Thursday, December 01, 2005

Not Science Fiction But...

Because most children's books don't come with genre labels the way adult fiction does, I have to take fairly wild guesses as to whether a book is sf. On the blurb both these books walked and quacked like sf, but neither are. I'm listing them here tho' simply because they are interesting books.

Nicola Morgan, The Passion Flower Massacre (London; Hodder, 2005, but copyright 1988) is a retelling of the Jim Jones Massacre only its set in Northumberland. Morgan's best book remains Mondays are Red, a tale of synathesia, but this isn't bad. She tends to emotional downloads, and I wish she'd get out of her characters' heads. I've noticed a lot of modern YA books spend a great deal of time on feelings. It's not precisely that I don't want to see someone's emotions, but can we get back to "show, don't tell"? Sometimes I feel like I'm sitting in on a therapy session.

Peter Slingsby, The Joining (Cape Town: Tafelburg Publishers Ltd, 1996) [with thanks to Nick Wood for sending this to me].

Being told that a writer is an "environmental educator, author and cartographer" is enough to make the heart sink. Welcome to didact city! But not at all: this time travel fantasy in which four children, two Xhosa, and two Cape Colored, slip back in time during a school trip is a genuine delight. Absorbed by a local group of (now extinct) /Xam (ancestors of Sam/Bushmen) they learn another way of life structured around looking after the land and mysticism. There are some icky bits--I am not convinced that humans of the past lived in harmony with the land; I suspect we've always been rapacious little buggers--but on the whole Slingsby produces a really excellent ethnographic fantasy.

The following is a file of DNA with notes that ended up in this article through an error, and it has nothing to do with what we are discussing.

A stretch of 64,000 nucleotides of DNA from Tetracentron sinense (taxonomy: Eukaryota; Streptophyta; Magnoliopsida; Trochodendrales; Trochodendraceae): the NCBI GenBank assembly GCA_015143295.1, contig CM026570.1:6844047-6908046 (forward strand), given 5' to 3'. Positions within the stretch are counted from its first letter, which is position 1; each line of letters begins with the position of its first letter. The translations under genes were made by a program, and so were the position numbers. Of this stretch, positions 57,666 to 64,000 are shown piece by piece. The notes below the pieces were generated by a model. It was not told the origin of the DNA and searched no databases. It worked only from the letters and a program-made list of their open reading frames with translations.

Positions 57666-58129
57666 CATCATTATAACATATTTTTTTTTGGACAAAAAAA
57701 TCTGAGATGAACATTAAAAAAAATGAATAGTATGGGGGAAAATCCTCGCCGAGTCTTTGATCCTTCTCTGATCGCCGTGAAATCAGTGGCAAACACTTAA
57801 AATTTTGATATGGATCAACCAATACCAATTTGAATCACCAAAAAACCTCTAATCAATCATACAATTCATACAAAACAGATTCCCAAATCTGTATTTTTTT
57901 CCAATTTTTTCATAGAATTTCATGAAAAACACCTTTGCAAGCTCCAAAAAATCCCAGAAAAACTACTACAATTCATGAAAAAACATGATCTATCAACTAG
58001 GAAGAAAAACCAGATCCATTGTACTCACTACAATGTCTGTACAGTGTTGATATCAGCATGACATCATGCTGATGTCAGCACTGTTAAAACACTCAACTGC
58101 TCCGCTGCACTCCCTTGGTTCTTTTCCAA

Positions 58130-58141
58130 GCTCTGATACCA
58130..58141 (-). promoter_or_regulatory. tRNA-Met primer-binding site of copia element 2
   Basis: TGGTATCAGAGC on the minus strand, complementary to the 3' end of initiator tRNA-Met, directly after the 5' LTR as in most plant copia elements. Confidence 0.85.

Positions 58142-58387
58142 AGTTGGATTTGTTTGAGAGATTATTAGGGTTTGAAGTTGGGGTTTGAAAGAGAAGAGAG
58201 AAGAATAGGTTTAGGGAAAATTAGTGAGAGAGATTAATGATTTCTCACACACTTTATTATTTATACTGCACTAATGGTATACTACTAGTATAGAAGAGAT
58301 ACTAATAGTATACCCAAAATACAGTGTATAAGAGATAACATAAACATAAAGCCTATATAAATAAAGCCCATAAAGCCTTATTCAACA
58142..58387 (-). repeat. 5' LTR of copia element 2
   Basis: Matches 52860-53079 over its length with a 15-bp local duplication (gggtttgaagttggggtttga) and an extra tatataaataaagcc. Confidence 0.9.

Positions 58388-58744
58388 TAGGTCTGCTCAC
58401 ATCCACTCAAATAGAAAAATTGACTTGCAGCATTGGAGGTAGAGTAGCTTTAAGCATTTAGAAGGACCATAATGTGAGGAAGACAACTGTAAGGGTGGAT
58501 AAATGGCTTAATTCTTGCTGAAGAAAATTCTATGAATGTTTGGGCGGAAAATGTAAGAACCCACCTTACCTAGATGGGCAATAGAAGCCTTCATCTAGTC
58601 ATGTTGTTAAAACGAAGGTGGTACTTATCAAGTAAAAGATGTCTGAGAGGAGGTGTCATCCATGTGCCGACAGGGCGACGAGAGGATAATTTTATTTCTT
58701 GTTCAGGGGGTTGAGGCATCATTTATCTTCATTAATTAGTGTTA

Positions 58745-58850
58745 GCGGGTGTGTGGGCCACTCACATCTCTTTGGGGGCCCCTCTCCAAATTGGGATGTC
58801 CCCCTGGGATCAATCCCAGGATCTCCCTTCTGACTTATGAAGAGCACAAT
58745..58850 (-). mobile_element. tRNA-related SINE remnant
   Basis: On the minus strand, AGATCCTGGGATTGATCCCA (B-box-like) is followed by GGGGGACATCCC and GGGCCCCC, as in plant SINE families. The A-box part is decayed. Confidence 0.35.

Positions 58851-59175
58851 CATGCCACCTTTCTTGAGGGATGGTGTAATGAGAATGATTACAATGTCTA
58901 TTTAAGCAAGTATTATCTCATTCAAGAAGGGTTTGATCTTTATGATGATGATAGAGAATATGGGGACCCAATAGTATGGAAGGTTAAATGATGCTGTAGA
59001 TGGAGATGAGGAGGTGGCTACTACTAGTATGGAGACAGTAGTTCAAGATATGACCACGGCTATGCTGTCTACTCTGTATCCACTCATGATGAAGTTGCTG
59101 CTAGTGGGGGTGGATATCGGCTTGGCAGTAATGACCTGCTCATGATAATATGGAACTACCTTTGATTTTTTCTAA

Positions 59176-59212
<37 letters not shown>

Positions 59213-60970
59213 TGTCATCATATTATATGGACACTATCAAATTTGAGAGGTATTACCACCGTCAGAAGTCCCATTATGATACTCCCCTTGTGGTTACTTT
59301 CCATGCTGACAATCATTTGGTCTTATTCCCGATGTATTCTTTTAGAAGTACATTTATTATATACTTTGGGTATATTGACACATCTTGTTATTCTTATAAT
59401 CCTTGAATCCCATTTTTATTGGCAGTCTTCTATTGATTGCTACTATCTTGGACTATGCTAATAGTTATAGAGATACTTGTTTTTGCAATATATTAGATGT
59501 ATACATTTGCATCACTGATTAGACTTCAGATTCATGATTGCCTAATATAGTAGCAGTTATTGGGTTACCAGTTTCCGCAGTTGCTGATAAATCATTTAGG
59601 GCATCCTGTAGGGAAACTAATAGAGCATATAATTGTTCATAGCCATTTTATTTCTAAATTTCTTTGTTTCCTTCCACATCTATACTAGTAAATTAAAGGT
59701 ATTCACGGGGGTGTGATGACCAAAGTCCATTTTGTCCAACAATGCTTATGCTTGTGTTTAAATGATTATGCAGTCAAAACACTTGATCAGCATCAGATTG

I don't know how much of a theme it is, but the few chidren's books from South Africa I've read all suffer a little from Power Rangers Diversity: you know, one of each color. I don't know how to read this book because I'm not part of the culture, but in it the black girl becomes a hunter, the black boy a spirit painter (because he is the one who can read the paintings) and the mixed race girl marries into the tribe and becomes a carer. It's the fairest boy, the one who looks white, who becomes the Shaman, the one who knows. I winced a bit, but I suspect I'd have winced a bit whatever the arrangement. A very vexed issue.


Anonymous Anonymous said...

Hi Farah, Yes, a good point about 'Power Rangers' diversity in some of the books coming out of South Africa - and I'd probably include my own book here. I think it's partly a reaction to the apartheid monocultural writings of the past, where characters of 'colour' were either absent or else peripheral servants. But it can end up a seeimgly P.C. contrived exercise to reinforce the notion of the 'Rainbow Nation'.

5:46 PM  

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